Wessex Archaeology is delivering a one-off online session for developers, supported by The Crown Estate, to offer advice and insights into the new guidance document for offshore wind projects.
Launched in July 2021, the updated guidance details the latest requirements and responsibilities for managing the historic environment before, during and after construction.
Archaeological Written Schemes of Investigation for Offshore Wind Farm Projects forms an umbrella document for all archaeological survey, investigation and assessment to be undertaken by developers for all offshore wind farm projects.
The free online event will be held on Tuesday 28 September at 11.30am, aimed at offshore developers and stakeholders to provide information about the new guidance and answer any questions about how it should be used.
The new guidance supersedes Model Clauses for Archaeological Written Schemes of Investigation: Offshore Renewables Projects (Wessex Archaeology 2010) to reflect changes to the offshore wind farm industry, guidance, processes and procedures.
It draws on Wessex Archaeology’s experience and expertise from projects developed as part of Offshore Wind Leasing Rounds 1 to 3, to provide robust, relevant guidance for Round 4 and beyond. It applies to all construction methods in the sector, including new technologies such as floating turbines.
Dan Atkinson, Director of Coastal & Marine at Wessex Archaeology, said:
“We’re very proud to have delivered this new piece of guidance on behalf of The Crown Estate, which will enable developers to protect and enhance the historic environment on their offshore wind farm schemes – from turbine to grid. We’d encourage anyone involved in the design and development of offshore windfarms to attend our free event to gain a simple, broken-down overview of the new guidance. Led by our world leading experts, we will be drawing on nearly 20 years of experience in supporting our clients in the effective and sustainable management of the historic environment.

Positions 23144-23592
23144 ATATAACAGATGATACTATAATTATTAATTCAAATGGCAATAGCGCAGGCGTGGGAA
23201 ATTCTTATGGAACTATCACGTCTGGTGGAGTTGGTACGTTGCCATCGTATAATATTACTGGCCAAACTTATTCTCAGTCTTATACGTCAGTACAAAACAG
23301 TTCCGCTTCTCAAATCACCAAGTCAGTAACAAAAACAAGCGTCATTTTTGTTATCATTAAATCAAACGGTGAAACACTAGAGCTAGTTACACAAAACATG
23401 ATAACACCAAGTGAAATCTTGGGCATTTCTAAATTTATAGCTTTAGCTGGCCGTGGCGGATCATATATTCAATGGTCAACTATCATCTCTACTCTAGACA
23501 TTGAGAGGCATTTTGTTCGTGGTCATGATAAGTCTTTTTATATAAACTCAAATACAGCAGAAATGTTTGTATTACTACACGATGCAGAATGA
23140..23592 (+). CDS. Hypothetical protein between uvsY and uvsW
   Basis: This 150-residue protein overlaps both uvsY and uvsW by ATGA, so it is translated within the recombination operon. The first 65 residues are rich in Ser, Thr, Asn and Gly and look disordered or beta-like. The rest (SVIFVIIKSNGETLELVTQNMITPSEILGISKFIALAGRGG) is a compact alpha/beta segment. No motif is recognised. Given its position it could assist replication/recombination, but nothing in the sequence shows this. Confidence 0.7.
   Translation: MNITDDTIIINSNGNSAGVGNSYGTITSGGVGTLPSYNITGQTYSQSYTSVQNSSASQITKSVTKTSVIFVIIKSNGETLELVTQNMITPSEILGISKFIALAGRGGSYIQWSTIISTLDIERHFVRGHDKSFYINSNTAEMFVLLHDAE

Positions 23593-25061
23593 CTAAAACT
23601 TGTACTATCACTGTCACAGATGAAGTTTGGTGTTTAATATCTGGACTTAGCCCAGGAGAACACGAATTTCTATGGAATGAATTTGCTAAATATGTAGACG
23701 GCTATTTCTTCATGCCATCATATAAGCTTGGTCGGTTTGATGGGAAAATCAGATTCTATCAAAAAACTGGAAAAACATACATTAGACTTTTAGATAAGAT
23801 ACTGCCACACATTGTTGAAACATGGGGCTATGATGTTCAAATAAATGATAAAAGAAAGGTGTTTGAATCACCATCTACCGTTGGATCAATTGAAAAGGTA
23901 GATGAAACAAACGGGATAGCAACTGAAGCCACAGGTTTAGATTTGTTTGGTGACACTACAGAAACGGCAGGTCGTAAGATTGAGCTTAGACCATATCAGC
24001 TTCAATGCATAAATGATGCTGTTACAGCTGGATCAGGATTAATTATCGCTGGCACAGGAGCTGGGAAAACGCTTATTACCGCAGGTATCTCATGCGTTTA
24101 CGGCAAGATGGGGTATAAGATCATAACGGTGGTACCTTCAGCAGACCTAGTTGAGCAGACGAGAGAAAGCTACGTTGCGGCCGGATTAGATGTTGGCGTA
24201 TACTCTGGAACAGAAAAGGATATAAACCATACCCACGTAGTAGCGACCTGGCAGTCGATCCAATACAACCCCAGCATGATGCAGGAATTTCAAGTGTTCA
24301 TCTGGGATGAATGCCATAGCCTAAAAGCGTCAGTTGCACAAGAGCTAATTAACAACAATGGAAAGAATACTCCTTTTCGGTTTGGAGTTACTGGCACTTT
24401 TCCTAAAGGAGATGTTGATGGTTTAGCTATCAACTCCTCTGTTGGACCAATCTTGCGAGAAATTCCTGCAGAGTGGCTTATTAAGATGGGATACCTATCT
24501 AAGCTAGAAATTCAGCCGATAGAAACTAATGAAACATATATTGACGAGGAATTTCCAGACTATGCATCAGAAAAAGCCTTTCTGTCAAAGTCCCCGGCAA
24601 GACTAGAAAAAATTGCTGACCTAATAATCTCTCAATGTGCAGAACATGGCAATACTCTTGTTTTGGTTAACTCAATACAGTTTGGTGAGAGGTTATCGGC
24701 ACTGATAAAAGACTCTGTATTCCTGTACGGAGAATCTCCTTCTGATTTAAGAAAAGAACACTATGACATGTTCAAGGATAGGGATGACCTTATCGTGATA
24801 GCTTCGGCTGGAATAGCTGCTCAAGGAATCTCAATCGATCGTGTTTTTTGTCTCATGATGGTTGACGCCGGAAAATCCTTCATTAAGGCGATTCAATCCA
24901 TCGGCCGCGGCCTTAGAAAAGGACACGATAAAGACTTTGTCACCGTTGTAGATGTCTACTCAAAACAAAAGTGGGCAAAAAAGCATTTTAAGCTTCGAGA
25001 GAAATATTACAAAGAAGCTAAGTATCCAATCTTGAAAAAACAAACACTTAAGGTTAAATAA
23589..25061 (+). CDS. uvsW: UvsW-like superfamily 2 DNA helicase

This guidance combines this unrivalled experience with extensive research and industry-wide stakeholder engagement. With early and targeted intervention, the historic environment can offer great opportunities – in terms of sustainability and social value – to a scheme.
All developers are required to address the historic environment as part of the assessment phase during the consenting process, with any impacts identified and a plan put in place for mitigation during construction. The guidance outlines these mitigation measures which are upheld in marine licensing and planning conditions.”
Registration for the event is essential, book online now: